Personality Type: An Owner's Manual: A Practical Guide to Understanding Yourself and Others Through Typology (Jung on the Hudson Book Series)
Product Description :
Lenore Thomson has written a book that includes the best descriptions of what the functions mean of any book I have read. -- Myers-Briggs Personality Type on the Web, April 12, 1999The theory is made clear by great stories that catch the reader's interest and imagination, and give a chuckle at the same time. -- The Enneagram and the MBTI, November 1998Thomson's type descriptions are unusually full and can be mined for information and suggestion even by seasoned practitioners. -- Bulletin of Psychological Type, Summer 1999
From the Inside Flap
As readers of "Personality Type: An Owner's Manual" will discover, despite the myriad books, monographs, and articles on the subject of psychological type, Ms. Thomson's work stands in a category of its own when it comes to originality and depth. Drawing on her strong background in such fields as psychology, literature, and popular culture, utilizing her knowledge of computer technology, and injecting a most impressive creative element in the combination of thought and image, Lenore Thomson has given us a rare gift. This book will close the door to such arguments that one need be a particular type or from a specific field to understand, appreciate, and most important, apply Jung's concept of type to one's daily life and professional activities. --Aryeh Maidenbaum, Ph.D., Director, New York Center for Jungian Studies
About the Author
Lenore Thomson, M.Div., has written extensively on theology and psychoanalysis for the past twenty-five years. Formerly managing editor of the Jungian journal Quadrant, she has taught courses on psychological types and popular culture at the C. G. Jung Foundation in New York City.
Excerpt. © Reprinted by permission. All rights reserved.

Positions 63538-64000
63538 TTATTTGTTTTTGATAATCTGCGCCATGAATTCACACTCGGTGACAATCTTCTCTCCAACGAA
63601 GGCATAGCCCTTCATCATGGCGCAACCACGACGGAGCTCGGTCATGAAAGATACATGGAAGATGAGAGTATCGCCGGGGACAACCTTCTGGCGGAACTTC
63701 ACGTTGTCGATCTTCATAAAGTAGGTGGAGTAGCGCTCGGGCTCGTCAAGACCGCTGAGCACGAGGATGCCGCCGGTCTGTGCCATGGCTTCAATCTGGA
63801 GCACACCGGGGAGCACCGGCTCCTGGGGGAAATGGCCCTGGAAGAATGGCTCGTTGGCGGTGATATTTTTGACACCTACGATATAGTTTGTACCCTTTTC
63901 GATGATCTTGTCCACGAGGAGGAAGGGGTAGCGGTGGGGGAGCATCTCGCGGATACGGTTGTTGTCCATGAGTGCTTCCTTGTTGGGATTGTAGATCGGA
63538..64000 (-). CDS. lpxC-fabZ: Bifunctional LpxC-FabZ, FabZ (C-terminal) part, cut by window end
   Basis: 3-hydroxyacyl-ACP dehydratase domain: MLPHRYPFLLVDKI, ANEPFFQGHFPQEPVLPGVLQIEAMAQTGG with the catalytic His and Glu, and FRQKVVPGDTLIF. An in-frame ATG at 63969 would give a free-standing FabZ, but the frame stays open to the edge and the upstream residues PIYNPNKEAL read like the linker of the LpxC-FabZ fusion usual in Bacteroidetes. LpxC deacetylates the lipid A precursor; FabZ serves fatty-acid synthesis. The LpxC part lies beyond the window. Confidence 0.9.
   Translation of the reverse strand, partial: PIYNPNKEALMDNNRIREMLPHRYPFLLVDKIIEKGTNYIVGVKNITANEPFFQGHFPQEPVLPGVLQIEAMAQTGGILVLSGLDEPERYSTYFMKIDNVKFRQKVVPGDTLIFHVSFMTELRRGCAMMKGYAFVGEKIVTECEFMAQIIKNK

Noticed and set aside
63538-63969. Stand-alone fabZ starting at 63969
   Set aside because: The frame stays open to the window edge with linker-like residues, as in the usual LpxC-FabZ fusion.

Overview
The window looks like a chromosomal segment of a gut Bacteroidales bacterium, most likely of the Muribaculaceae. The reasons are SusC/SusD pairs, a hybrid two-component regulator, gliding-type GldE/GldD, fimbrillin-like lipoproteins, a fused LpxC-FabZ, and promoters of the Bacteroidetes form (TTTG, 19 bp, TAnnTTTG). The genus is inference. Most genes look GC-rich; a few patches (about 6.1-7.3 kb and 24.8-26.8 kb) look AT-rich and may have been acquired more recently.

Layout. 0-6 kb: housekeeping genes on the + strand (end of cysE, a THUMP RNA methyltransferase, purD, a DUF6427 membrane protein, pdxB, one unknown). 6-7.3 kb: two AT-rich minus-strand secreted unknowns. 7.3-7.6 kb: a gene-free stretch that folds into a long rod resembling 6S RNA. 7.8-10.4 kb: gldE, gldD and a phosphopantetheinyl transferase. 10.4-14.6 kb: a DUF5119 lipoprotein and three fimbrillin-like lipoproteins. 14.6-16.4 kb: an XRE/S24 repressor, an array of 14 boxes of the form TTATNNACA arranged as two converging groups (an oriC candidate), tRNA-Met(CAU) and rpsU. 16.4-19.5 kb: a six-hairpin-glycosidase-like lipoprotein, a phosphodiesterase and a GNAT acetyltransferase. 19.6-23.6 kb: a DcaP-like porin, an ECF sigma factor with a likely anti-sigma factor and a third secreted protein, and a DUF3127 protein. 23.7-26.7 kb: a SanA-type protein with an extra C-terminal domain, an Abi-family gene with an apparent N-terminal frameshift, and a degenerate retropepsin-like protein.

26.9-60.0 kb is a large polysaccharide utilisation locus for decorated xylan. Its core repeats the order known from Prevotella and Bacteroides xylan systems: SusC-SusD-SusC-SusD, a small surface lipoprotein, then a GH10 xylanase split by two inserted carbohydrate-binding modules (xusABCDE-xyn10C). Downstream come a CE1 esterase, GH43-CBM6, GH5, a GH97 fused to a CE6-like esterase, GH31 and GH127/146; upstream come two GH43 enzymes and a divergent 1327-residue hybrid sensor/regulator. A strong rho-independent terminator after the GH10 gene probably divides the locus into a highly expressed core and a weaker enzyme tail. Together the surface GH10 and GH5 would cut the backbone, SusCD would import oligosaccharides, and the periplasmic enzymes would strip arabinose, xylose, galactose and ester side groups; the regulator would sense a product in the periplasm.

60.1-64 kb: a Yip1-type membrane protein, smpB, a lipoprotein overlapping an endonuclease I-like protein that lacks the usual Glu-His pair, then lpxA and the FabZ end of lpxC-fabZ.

Excerpt from Chapter One, "This Door Is Not the Door" This book is for those who believe that living can be an art--a project whose outcome is ourselves, the person we are meant to be. But how does this happen? How do we become uniquely "ourselves"? Is it possible to create a life in which we are acting from our deepest values--doing the best that we know how? How do we figure out what those values are? Where do they come from? It may seem strange that these questions should even arise. Why is it so hard to figure out "who we really are"? A Chinese wisdom story addresses this question with particularly subtle insight: An evil warlord has kidnapped a young woman. In an ostensible attempt to demonstrate goodwill, he offers her a choice between two doors. One door, he tells her, leads to his garden. If she chooses that door, she may follow the path beyond it to freedom and sunlight and he will never bother her again. The other door leads to his bedroom. If she chooses that door, she must stay with him forever. Now, the young woman knows very well that the man is lying. Both doors in fact lead to the bedroom, and it doesn't matter which one she chooses. For a long time she's silent, contemplating her options. Finally, she makes her choice. She points to one of the doors and says, "This door is NOT the door that leads to the garden." Like the young woman in the story, we can't choose something that doesn't yet exist. If our potential is not being lived out, it doesn't have any external form. It's simply raw possibility. Raw possibility comes to our awareness only when we realize that something is missing. It takes our attention away from the things we already know and do and love. We usually experience this diversion of attention as a vague feeling of boredom or restlessness--the sense that our lives aren't what they could be. Sometimes this happens because circumstances have pushed us to develop traits and values that aren't consistent with our real personality. But it happens for another reason as well--to all of us. We're born with many possibilities for development, and one lifetime is too short to make the most of all of them. Thus, we usually concentrate on the ones that come easiest to us, cultivating our strengths--the possibilities that feel most "like us." When we do this, we're filled with energy and engaged with life. In the process, however, we necessarily sacrifice other possibilities, which are equally valuable and part of our human heritage. Thus, we're likely to feel that something is missing even when we've done exactly what we set out to do! We all contend with potential left behind, and it's not easy to figure out how to deal with it. For one thing, our society is relentlessly external. When we feel frustrated or dissatisfied, our first impulse is to blame our job, partner, or environment for our lack of interest. We're encouraged at every turn to solve the problem by embarking on a new career, finding a more exciting love life, or starting a hobby. Usually, however, a feeling of restlessness or dissatisfaction occurs not because our outer situation has lost its appeal but because our unexpressed potential has no other way to get our attention. If anything, our unlived possibilities claim our attention most insistently when we've built an outer life strong enough to withstand their realization. The theory of psychological types offers a kind of vocabulary for recognizing and talking about the different ways this sort of thing happens to people. It tells us how our personalities take shape, depending on the gifts and strengths we put into play, and what kinds of inner possibilities may be trying to get our attention.
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